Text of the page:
Windows – 1997
Description of Forced Alliance: The Glarious Mandate
Not unknown Ripcord Games have been quite the target of media abuse recently, and it’s doubtful any gamer who spends at least an average amount of time keeping up with the scene will not have heard of these guys, publishers of Running With Scissors’controversially violent Postal. Whatever their incentive, they certainly managed to get their name broadcast a good many more times than your average game company, which can only help sales of other releases they have planned; Forced Alliance: The Glarious Mandate is one such title. But let’s forget about any hype concerning the company or their games – what is Forced Alliance really like, as that’s what matters most, right? Based in the future, this sci-fi cockpit action title, which also sets itself apart by offering other gameplay elements like managing flight squadrons and making diplomatic decisions, depicts the tale of humanity at war with a vicious species known as the “Voraptoids”, and constantly being aggravated by pirates called “Marauders”. How’s it play? At first, Forced Alliance comes across as a very obvious Wing Commander clone. While this wouldn’t necessarily be a bad thing, as there is a severe lack in the market for good space flight action titles, a new game with an original storyline, implemented in similar quality to Wing Commander would certainly be welcomed by the likes of action gamers, no doubt. However, right from the start, Forced Alliance fails to impress – technically, visually or otherwise. The FMV that carries the story along is strangely lacking in clarity and color (it looks like they used a very low color depth palette), making it appear rather dated. In-flight graphics, too, although enhanced for 3Dfx, are also very unattractive, and would probably bear most resemblance to a game released in the period between Wing Commander 2 and 3 (although I think the blocky bitmaps in WC2 were better looking!). Your first missions see you as a sparkling new cadet, stereotypically brave and confident, eager to do your part for the war, naïve as to the dangers of real combat. Your commander, who guides you through the training missions, is particularly detestable, and I don’t think he actually offers you a sentence that doesn’t insult you on some personal level; this usually ranges from “you stink as a pilot” to “I hope you get wasted out there, you pathetic weed”. This obviously gets tiresome (reminds me of the militaristic tone of the recent Starship Troopers movie), but you had better get used to it, because most of the characters throughout interact on this very one-dimensional level. After four very straightforward training missions, and then one particularly hard one at the end, you’re assigned to the “Leningrad” on its current tour of duty in an area hot with both Voraptoid and Marauder activity. Something that confused me was the constant implications from the crew that Voraptoids, although our primary enemy, are actually rather stupid and therefore a much less dangerous threat than the Marauders, human pirates who have stolen and modified both sides’ ships to their advantage. But if the Voraptoids are so dumb, why have we been locked in a war with them for over a decade and are now resorting to constricting teenagers for the increasing effort to victory? After a few more missions, and a promotion to flight leader, your first actual in-flight decision becomes apparent – some laser fire has been detected, and you’re ordered to investigate and make your own decisions as to how to proceed. Turns out the disturbance is a Voraptoid cargo ship under attack by Marauders – it’s up to you to decide if you want to help the Voraptoid ship out, or let it get destroyed. The storyline threads off depending on what you do in this mission – in fact, if you save the ship and then respond that you’re “ready to assist them further”, your wingman accuses you of treason and returns home. You then continue the game serving under the Voraptoid in their ships for a while, being ordered around by an alien commander whose personality bears many similarities to your training officer at the beginning of the game (in that all he tends to do is insult and wish death upon you)! The ability to adjust the game’s progress so drastically like this is probably Forced Alliance’s most endearing feature, and also adds an extra dimension that Wing Commander failed to do (as aside from being able to choose the odd conversation thread in the WC series, directing how your next missions play out was limited). Falls flat The problem with this added depth to the gameplay is that Forced Alliance is still primarily a space-flight action game, and in that particular field, the game is terribly poor. I found it to be such incredibly tedious and uninspiring gameplay that pushing further into the story became a somewhat torturous chore. How exactly does it fail to entice you to play, or invoke any ‘fun factor’ feeling? It’s difficult to describe exactly, as it’s very much a combination of many things being rather unimpressive. The visuals, as mentioned, are very lacking. The feel of the movement in flight just doesn’t capture as well as Wing Commander or TIE Fighter the premise that you’re really cruising a small fighter around in space. Your weapons, when fired, are often very quiet and produce thin, unimpressive laser beams that look like the only damage they can do is to project light off a wall. And indeed, when your firepower lands on an enemy vessel, no shields spark, or noise of powerful energy pounding on the hull fill the speakers – instead, the ship hit is denoted by it blinking white momentarily. When it’s destroyed, there’s a small explosion, and again, no sound. The flight engine itself is somewhat simple and dated. There’s no map feature, no ability to scroll through waypoints or bring up mission objectives, and when you press ‘T’ to scroll through targets, you can’t press another key to scroll back one – very annoying in the heat of battle. Communication is identical to Wing Commander (hit ‘C’ for list of ships to broadcast to, then you’re brought up with dialogue options), but there’s no option for subtitles, so understanding what everyone’s saying can be a problem sometimes. The worst thing is that battle as a whole becomes a mess of light and noise when there’s a few ships involved, and you really don’t know what’s happening, mainly due to the ships all appearing very colorless and hard to distinguish from space, let alone each other. Another thing I wasn’t happy with was the documentation included in the packaging. You get one thin manual, that offers virtually nothing on any of the ships specifications, weapons, your enemy etc. The background story is readable, but not even about the character you play in the game, it’s just meant to be a glimpse at the life of one victim of the war. Origin are experts at creating cultures, civilizations, worlds – all of the Wing Commander titles came with big booklets, often themed as some sort of literature of the period you were fighting in. All of this attention goes miles for atmosphere, but you get nothing so entertaining or immersing with this game. Conclusion Forced Alliance could be a really fantastic space adventure, with a solid plot of humanity at war, and a level of interactivity between the player and how the story unfolds that hasn’t been reached before. But none of that matters because the presentation of the game, in terms of graphics and sound is only average at best, and the space flight itself – the very core of what the game is meant to be, as a space flight action title – is far too often an unenjoyable experience. Having just had the opportunity to try out the latest demo of Wing Commander: Prophecy, I can very confidently advise that even if Prophecy’s out-of-the-cockpit gameplay lacks anything original or involving, it’s still a better buy due to the absolutely fantastic in-flight action. Forced Alliance and Prophecy were released within months of one another, but the final results are clearly years apart. If you already own all the Wing Commander and Star Wars games, and want something different to fight against other than the Kilrathi or the Imperial Empire, Forced Alliance may prove worth playing through, especially if you’re more into the plot than the action; but for many space-action junkies, you’re looking at a serious waste of your hard-earned readies.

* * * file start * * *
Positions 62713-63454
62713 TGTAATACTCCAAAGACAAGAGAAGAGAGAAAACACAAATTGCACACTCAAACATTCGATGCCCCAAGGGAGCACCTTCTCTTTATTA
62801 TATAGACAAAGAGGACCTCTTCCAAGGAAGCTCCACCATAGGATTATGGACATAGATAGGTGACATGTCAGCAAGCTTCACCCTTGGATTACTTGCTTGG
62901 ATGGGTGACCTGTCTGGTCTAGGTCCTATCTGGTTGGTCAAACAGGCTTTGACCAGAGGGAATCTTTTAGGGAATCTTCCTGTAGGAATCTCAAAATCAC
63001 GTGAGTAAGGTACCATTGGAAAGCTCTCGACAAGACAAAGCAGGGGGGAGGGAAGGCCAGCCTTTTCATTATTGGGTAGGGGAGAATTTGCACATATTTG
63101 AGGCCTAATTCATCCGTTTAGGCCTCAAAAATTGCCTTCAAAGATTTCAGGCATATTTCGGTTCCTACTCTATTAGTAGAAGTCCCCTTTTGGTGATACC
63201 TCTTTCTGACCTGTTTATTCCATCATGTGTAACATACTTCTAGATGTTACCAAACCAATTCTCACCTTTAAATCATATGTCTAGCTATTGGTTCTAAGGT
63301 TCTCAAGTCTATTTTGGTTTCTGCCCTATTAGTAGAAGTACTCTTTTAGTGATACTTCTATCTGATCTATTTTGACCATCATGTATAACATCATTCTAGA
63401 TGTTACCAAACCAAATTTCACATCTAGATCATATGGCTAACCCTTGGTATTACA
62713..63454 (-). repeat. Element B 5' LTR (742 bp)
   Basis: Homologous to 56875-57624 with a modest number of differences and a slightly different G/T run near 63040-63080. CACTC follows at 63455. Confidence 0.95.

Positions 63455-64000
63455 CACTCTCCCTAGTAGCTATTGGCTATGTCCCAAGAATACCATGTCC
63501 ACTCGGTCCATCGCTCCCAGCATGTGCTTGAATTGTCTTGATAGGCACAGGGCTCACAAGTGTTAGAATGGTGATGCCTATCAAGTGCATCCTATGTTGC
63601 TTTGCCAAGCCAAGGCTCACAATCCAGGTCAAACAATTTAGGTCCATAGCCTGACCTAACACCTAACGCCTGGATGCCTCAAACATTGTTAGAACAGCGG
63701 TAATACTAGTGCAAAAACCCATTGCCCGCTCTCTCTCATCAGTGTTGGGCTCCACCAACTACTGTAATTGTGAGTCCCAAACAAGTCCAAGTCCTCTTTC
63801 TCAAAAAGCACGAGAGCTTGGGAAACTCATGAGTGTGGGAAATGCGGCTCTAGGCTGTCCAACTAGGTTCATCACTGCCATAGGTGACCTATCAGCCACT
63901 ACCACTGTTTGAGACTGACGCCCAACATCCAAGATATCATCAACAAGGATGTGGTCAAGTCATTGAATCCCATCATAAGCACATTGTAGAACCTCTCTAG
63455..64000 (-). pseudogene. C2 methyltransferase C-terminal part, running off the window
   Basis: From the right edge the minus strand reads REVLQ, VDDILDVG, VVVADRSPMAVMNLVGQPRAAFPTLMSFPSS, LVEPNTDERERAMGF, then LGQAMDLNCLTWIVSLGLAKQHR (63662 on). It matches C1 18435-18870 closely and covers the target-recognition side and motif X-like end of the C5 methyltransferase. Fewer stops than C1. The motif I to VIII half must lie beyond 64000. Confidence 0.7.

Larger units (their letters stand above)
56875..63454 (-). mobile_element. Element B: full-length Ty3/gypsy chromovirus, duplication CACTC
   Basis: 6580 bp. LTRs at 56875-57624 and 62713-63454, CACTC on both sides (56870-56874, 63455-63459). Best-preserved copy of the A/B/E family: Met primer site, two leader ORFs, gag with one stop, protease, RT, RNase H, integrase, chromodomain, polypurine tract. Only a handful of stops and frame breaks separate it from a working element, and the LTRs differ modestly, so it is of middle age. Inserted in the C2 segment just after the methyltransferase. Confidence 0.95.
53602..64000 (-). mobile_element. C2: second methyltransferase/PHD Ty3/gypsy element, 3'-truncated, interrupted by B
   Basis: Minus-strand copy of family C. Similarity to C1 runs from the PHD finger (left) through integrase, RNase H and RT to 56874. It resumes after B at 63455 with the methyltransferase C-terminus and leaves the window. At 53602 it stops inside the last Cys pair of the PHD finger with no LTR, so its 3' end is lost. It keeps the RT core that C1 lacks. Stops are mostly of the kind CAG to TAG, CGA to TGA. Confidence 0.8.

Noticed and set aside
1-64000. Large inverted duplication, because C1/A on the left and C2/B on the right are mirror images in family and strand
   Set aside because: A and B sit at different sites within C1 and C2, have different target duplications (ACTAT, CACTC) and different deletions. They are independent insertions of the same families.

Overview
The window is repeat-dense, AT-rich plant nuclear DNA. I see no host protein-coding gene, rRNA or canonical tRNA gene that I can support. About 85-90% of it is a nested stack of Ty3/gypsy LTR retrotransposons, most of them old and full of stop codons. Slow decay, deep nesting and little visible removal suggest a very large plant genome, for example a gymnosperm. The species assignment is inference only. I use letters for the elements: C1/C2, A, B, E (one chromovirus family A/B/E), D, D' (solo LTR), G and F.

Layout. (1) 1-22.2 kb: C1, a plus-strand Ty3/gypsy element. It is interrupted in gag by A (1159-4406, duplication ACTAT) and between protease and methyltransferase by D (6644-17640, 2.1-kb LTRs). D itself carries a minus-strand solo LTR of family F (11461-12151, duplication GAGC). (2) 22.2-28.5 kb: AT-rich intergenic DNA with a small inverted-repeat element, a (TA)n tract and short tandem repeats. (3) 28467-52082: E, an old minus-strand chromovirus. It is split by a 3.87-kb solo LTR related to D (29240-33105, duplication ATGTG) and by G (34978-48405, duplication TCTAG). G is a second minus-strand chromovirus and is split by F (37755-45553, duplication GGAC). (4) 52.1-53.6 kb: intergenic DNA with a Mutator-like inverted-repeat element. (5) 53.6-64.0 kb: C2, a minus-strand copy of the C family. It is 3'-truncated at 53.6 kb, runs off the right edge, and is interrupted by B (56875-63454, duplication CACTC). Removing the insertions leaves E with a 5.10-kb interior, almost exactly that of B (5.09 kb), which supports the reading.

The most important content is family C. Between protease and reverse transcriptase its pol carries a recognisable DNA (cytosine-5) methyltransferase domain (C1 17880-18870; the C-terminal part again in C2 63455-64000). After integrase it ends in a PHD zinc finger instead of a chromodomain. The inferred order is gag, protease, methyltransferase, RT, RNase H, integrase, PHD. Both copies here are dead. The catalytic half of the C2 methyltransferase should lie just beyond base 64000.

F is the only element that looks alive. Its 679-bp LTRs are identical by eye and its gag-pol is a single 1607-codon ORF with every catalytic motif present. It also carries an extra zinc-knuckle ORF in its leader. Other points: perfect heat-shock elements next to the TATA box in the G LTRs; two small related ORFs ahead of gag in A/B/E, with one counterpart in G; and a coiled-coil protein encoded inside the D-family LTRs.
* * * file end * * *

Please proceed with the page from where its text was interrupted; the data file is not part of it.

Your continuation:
Review By GamesDomain